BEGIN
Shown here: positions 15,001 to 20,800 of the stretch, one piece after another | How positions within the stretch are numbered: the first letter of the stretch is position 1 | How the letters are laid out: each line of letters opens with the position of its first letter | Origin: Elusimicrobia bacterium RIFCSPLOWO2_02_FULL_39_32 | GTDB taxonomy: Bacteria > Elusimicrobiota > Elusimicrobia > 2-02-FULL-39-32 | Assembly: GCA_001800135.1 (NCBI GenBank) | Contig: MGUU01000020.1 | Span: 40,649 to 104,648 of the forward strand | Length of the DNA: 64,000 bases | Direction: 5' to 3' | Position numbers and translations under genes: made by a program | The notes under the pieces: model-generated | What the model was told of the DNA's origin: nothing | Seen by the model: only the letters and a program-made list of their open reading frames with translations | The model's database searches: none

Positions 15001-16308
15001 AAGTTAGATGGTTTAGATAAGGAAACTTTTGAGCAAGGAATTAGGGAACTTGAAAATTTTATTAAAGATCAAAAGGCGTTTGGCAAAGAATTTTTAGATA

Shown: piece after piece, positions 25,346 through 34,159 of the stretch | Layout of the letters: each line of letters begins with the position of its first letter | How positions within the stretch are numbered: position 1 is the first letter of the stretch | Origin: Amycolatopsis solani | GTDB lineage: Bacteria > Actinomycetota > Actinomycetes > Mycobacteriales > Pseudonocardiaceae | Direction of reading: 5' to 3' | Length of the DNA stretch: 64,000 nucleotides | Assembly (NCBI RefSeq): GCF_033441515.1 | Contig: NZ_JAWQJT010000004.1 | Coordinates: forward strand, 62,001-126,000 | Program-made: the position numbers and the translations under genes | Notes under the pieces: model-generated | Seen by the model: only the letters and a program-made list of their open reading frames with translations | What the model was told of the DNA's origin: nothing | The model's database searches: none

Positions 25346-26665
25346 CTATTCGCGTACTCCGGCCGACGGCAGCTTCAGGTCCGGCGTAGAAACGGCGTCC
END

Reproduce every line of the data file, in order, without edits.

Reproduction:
Shown here: positions 15,001 to 20,800 of the stretch, one piece after another | How positions within the stretch are numbered: the first letter of the stretch is position 1 | How the letters are laid out: each line of letters opens with the position of its first letter | Origin: Elusimicrobia bacterium RIFCSPLOWO2_02_FULL_39_32 | GTDB taxonomy: Bacteria > Elusimicrobiota > Elusimicrobia > 2-02-FULL-39-32 | Assembly: GCA_001800135.1 (NCBI GenBank) | Contig: MGUU01000020.1 | Span: 40,649 to 104,648 of the forward strand | Length of the DNA: 64,000 bases | Direction: 5' to 3' | Position numbers and translations under genes: made by a program | The notes under the pieces: model-generated | What the model was told of the DNA's origin: nothing | Seen by the model: only the letters and a program-made list of their open reading frames with translations | The model's database searches: none

Positions 15001-16308
15001 AAGTTAGATGGTTTAGATAAGGAAACTTTTGAGCAAGGAATTAGGGAACTTGAAAATTTTATTAAAGATCAAAAGGCGTTTGGCAAAGAATTTTTAGATA

Shown: piece after piece, positions 25,346 through 34,159 of the stretch | Layout of the letters: each line of letters begins with the position of its first letter | How positions within the stretch are numbered: position 1 is the first letter of the stretch | Origin: Amycolatopsis solani | GTDB lineage: Bacteria > Actinomycetota > Actinomycetes > Mycobacteriales > Pseudonocardiaceae | Direction of reading: 5' to 3' | Length of the DNA stretch: 64,000 nucleotides | Assembly (NCBI RefSeq): GCF_033441515.1 | Contig: NZ_JAWQJT010000004.1 | Coordinates: forward strand, 62,001-126,000 | Program-made: the position numbers and the translations under genes | Notes under the pieces: model-generated | Seen by the model: only the letters and a program-made list of their open reading frames with translations | What the model was told of the DNA's origin: nothing | The model's database searches: none

Positions 25346-26665
25346 CTATTCGCGTACTCCGGCCGACGGCAGCTTCAGGTCCGGCGTAGAAACGGCGTCC